This question currently has 2 votes to close. Hopefully I'm not asking this question prematurely, but are we to consider all future applied mathematics questions off-topic or on-topic?

I see where the linked question indeed has some relevance to skepticism-- statistics are a huge part of the research from which we derive our conclusions about reality. However, as I mentioned in the comments on that question, I think it more closely fits in the scope of stats.SE. Either that, or this question is possibly too localized for skeptics.SE, due to its mathematically esoteric nature.

Is this indeed the case? Should we consider this question and others like it on- or off-topic?

Edit: I'm trying to think of other examples of mathematical topics which may be relevant to skepticism. The only one which comes to my mind is the Birthday Problem, which really only is relevant because it can be used as a demonstration of the importance of thorough analysis of a claim (the seemingly obvious answer to the problem is incorrect). And still yet, I think it too fits better in stats.SE.

4 Answers 4


I think the question goes beyond "Are applied mathematics questions on-topic?" It's really about how does Skeptics.SE fits in the Stack Exchange Network. We cover practically all areas of sciences, just not as deeply as the Stack Exchange site dedicated to that field The question is thus, "Where do we draw the line?"

To answer that, I cite part of my answer to How to deal with medicine questions and the like:

I think we should cover the basic questions on science that are propagated by non-scientists (Al Gore, Jenny McCarthy, mainstream media, etc.) and hearsay ("you get a cold from being cold" and the like), but we leave the real questions to the real pros (i.e. Physics.SE, Biology.SE, Chemistry.SE, etc.).

To answer your question more directly, I agree with you: this question belongs on CrossValidated or on Math.SE. While I believe mathematics questions are on-topic, I think MindDetective's question about Bayesian and frequency probability goes beyond the scope of this site.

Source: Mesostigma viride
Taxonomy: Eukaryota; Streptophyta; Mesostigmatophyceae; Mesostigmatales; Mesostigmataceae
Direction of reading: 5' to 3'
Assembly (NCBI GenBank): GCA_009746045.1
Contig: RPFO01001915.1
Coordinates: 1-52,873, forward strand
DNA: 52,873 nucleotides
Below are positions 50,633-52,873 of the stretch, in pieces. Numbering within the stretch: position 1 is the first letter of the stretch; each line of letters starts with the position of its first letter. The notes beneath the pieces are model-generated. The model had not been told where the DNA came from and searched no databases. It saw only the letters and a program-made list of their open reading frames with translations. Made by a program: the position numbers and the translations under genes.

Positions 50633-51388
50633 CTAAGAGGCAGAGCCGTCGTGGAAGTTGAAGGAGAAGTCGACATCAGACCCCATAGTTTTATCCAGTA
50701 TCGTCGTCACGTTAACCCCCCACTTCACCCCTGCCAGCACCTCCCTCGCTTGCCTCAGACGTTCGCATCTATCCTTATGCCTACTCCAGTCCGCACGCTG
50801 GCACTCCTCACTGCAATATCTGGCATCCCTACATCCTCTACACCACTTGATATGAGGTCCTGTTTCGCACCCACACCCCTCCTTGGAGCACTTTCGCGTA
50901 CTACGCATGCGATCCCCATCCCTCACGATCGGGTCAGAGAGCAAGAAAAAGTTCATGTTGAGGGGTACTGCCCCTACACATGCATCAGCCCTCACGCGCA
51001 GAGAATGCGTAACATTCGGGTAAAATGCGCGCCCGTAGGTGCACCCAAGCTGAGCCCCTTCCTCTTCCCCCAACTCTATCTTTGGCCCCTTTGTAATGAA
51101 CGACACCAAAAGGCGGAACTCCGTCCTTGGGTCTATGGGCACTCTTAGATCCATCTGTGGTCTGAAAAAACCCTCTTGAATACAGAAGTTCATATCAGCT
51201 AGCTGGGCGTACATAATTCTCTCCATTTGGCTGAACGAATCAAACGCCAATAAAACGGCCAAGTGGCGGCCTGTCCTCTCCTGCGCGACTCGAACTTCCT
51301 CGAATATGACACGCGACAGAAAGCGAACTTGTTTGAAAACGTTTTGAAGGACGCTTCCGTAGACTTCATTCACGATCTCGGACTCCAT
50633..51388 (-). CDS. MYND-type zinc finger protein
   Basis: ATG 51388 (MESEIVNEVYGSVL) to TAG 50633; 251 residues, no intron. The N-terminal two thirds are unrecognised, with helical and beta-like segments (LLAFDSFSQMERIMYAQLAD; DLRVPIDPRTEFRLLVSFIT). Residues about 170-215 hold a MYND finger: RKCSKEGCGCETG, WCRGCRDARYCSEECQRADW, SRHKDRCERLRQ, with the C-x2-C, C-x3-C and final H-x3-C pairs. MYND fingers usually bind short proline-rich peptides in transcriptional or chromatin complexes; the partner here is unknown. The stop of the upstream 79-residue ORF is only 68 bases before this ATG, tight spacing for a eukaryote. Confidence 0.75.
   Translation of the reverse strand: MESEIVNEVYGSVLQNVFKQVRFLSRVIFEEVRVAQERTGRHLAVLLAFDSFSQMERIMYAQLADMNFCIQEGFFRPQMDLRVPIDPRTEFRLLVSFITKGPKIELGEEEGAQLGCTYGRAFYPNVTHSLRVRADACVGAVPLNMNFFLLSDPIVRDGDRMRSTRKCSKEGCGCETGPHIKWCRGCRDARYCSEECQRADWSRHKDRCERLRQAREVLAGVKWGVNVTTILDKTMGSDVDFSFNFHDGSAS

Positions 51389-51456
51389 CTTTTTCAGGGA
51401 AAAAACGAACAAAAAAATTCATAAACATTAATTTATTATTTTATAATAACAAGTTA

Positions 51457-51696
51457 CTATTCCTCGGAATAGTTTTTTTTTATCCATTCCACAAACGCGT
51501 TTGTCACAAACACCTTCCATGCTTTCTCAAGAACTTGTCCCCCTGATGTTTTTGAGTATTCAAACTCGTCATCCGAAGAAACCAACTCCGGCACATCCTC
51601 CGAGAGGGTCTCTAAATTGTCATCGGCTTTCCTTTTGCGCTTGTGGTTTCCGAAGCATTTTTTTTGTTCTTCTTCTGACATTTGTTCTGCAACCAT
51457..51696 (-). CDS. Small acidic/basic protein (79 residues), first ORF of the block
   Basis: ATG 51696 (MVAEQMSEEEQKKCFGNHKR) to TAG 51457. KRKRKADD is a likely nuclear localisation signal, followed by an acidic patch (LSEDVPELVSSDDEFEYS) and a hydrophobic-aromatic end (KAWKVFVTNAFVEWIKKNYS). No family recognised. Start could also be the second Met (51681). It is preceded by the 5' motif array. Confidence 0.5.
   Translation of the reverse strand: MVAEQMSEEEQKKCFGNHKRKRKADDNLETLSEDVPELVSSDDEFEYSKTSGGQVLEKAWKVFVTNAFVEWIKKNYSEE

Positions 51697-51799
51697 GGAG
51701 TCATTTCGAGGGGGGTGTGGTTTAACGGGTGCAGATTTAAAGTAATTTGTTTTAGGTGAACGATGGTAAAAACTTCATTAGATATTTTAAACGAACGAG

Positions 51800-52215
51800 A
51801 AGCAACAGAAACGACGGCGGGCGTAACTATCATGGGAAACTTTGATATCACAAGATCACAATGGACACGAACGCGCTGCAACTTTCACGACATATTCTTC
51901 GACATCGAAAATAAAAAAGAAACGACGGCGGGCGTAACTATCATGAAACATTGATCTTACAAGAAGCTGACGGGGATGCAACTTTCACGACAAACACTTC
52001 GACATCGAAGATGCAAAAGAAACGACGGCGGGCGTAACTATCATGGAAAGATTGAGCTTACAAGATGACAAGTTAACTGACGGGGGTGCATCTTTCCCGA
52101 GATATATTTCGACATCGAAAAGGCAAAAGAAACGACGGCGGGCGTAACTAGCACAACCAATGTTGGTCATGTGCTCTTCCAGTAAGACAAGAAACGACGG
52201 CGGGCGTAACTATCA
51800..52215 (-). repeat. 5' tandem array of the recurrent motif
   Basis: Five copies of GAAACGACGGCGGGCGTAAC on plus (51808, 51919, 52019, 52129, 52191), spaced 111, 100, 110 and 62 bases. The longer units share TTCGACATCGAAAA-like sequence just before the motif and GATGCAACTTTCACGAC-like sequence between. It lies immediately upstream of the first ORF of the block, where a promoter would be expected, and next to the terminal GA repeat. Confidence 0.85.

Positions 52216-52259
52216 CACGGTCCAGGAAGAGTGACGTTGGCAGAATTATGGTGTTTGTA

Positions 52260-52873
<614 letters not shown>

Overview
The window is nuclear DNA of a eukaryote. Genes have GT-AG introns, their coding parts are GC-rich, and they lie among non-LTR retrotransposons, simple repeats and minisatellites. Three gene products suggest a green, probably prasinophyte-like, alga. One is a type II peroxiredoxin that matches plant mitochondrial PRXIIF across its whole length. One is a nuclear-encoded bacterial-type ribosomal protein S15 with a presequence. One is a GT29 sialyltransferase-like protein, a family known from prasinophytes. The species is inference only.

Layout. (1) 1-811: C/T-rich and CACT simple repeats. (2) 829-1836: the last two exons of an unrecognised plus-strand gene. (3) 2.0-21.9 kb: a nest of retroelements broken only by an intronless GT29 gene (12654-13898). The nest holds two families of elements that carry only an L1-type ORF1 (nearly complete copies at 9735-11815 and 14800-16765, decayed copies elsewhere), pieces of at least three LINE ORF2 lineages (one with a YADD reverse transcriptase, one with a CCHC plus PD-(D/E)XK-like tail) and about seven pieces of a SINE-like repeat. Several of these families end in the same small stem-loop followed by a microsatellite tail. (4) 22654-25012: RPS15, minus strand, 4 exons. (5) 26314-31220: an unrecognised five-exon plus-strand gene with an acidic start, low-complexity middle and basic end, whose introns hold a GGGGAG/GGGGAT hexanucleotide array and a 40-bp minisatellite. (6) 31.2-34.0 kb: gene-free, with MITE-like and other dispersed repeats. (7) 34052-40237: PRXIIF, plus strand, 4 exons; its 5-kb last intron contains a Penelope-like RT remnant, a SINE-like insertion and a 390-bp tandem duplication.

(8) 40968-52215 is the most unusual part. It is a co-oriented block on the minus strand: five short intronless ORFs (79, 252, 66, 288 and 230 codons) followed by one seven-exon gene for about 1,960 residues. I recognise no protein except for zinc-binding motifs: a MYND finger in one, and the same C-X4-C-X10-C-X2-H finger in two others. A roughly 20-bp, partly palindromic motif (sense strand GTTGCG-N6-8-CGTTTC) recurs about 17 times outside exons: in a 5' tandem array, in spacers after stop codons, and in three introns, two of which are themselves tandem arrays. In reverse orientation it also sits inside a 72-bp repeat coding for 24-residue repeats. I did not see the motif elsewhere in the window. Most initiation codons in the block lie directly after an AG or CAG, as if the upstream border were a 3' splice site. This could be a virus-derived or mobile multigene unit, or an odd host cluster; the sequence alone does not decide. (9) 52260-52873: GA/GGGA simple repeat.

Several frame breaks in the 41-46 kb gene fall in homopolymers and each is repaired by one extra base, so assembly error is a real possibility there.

The claim that Bayesian statistic are "more sensitive, appropriate, and selective towards genuine findings" isn't something you would hear outside of research. As such, we should consider this question off-topic.

  • Wait, when you say "we leave the real questions to the real pros", then is this site supposed to have no real questions and no real pros?
    – Pacerier
    Jun 9, 2015 at 20:18

The scope of the site is not well defined, I would say. If you want experts to come to the site and provide input on skeptical matters then questions should be allowed to vary from the basic to the technical. As a memory researcher, I can provide genuine, quality information about certain topics. By limiting the questions to the kinds of questions that Mythbusters and Wikipedia and Snopes covers, it will likely mean the usefulness overlaps with existing, easy to access sources for answers. I guess the problem for me is labeling something as off-topic simply because it that may not attract an answer is not good enough reason. If the question pertains to real world claims that can benefit with a skeptical eye, then it should at least be allowed a place to be seen, even if no answer is ultimately given. Thus, I feel that my question and the way I asked it was on-topic but the technical nature of it may have limited the responses that could be given.